Climate Process Team on Gravity Current Entrainment

The CPT (Climate Process Team) is a new paradigm established by the US CLIVAR program for linking process-oriented research and coupled climate model development. A CPT is a group of scientists funded by the National Science Foundation and the National Oceanic and Atmospheric Administration to:

  • speed the transfer of theoretical and process-model understanding into improved treatment of processes in climate model systems,
  • identify process study activities necessary to further refine climate model fidelity, and
  • develop sustained observational requirements for climate model systems.


The CPT on Gravity Current Entrainment aims to develop parameterizations of dense gravity currents in the ocean for inclusion in climate models. Dense water formed through cooling or evaporation in marginal seas (e.g. Greenland-Iceland-Norwegian sea, Mediterranean Sea) or coastal shelves (e.g. Antarctic shelf) enters the general ocean circulation by flowing over topographic features including narrow channels (e.g. Denmark Straits, Gibraltar Straits) and down the continental slope. As the dense water descends it entrains ambient water, which mixes with the dense water, modifying the tracer properties and volume of the dense water. Present climate models do not have sufficient resolution to capture the small scale processes responsible for entrainment, and hence cannot correctly simulate the properties of the dense water masses which result, some of which (e.g. North Atlantic Deep Water, Mediterranean Overflow water, Antarctic Bottom Water) play very important roles in the large-scale ocean circulation. The goal of the CPT on Gravity Current Entrainment is to use knowledge gained from recent observations of dense overflows and laboratory and numerical process studies to improve the representation of dense gravity currents and their entrainment in climate models, thereby enhancing their ability to predict current and future climate.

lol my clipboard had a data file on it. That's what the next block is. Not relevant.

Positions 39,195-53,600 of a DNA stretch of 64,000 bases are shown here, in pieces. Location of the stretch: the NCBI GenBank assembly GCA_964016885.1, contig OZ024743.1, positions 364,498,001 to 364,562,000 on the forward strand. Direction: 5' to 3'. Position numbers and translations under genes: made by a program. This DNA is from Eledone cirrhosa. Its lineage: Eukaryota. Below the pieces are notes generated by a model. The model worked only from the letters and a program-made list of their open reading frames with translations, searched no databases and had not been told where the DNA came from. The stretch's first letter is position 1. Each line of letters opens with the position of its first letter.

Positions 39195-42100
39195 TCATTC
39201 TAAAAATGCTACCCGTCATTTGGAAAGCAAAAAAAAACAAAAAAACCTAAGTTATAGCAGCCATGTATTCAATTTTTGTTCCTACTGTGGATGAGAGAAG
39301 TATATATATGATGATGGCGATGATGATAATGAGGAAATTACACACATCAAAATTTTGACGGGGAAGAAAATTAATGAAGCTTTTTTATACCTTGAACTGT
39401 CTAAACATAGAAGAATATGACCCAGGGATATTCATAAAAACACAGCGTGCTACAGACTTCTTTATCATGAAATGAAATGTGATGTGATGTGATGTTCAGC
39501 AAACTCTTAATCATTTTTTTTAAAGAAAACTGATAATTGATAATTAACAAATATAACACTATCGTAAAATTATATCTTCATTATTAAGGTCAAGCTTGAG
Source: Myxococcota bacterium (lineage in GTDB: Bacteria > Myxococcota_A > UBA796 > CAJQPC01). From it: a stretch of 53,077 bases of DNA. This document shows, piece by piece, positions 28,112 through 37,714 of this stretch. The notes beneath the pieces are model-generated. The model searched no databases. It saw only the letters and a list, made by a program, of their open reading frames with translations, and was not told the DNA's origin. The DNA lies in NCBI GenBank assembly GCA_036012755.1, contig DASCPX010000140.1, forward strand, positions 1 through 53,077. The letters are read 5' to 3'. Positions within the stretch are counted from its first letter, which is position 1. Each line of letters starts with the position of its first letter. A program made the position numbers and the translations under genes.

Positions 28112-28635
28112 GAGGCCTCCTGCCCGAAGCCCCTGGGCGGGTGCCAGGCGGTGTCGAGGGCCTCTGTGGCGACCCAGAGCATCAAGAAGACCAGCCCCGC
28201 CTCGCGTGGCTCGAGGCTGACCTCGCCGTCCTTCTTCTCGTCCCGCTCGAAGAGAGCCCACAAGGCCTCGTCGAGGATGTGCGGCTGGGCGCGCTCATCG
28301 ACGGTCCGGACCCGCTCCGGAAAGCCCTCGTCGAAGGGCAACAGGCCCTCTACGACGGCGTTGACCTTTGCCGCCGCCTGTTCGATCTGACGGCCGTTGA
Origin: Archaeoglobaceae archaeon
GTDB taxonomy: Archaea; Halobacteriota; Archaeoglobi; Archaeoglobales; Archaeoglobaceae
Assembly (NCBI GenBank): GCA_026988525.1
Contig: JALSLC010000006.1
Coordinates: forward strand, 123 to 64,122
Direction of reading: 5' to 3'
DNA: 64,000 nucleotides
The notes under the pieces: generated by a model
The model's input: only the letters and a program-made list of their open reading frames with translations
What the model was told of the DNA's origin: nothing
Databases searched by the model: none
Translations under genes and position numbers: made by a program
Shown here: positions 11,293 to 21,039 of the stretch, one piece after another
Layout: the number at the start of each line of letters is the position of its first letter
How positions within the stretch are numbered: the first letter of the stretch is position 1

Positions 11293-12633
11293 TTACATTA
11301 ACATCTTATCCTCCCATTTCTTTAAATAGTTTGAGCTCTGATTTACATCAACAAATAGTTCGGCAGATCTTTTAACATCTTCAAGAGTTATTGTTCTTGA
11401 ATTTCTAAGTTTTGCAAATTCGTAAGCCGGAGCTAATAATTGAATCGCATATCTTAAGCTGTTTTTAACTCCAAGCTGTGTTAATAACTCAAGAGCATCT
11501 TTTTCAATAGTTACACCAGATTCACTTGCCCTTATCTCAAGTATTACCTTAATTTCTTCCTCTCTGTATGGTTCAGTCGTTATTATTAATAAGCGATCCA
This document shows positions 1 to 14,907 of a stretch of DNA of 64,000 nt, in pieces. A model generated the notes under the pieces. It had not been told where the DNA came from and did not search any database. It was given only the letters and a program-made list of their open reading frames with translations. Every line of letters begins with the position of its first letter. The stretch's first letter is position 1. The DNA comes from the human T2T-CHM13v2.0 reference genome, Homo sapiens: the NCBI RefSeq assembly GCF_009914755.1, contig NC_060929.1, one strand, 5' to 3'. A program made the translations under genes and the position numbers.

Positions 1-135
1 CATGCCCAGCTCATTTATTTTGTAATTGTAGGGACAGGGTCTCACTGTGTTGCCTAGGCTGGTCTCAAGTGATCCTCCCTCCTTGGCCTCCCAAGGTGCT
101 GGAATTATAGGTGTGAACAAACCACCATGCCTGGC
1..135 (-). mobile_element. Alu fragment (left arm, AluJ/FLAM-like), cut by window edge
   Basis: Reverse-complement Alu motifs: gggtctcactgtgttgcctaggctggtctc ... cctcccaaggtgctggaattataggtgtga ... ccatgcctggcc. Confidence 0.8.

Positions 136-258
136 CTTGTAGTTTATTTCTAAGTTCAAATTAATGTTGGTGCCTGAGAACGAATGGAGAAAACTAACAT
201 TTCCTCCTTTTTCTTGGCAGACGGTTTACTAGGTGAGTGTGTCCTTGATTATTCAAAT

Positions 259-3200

(a) Closely examine entrainment in recent observations, especially those of Denmark Straits Overflow, Faroe Bank Channel, Mediterranean Outflow, Red Sea Overflow and Antarctic slope overflows, as well as laboratory and numerical process studies.

(b) Use this knowledge to develop new and enhanced parameterizations of entrainment.

(c) Implement and test the new parameterizations in Ocean General Circulation models.


Coordinating Principal Investigator
Sonya Legg (WHOI)

Core Principal Investigators
Stephen Griffies (GFDL), Peter Gent (NCAR), Robert Hallberg (GFDL), William Large (NCAR), Gokhan Danabasoglu (NCAR), Jiayan Yang (WHOI), Jim Price (WHOI), Hartmut Peters (Miami), Eric Chassignet (Miami), Tamay Ozgokmen (Miami), Tal Ezer (Princeton), Arnold Gordon(LDEO), Paul Schopf (GMU)

Amy Bower (WHOI), Claudia Cenedese (WHOI), Jack Whitehead (WHOI), Larry Pratt (WHOI), Karl Helfrich (WHOI), James Girton (WHOI), Mary-Louise Timmermans (WHOI), Mike McCartney (WHOI), Vitaly Sheremet (URI), Georgi Sutyrin (URI), Alistair Adcroft (MIT), Andreas Thurnherr (LDEO), David Adamec (NASA).

Postdoctoral investigators
Ulrike Riemenschneider(WHOI), Yeon Chang(Miami), Laura Jackson(GFDL), Wanli Wu (NCAR).

Additional Information

Project Description

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References Cited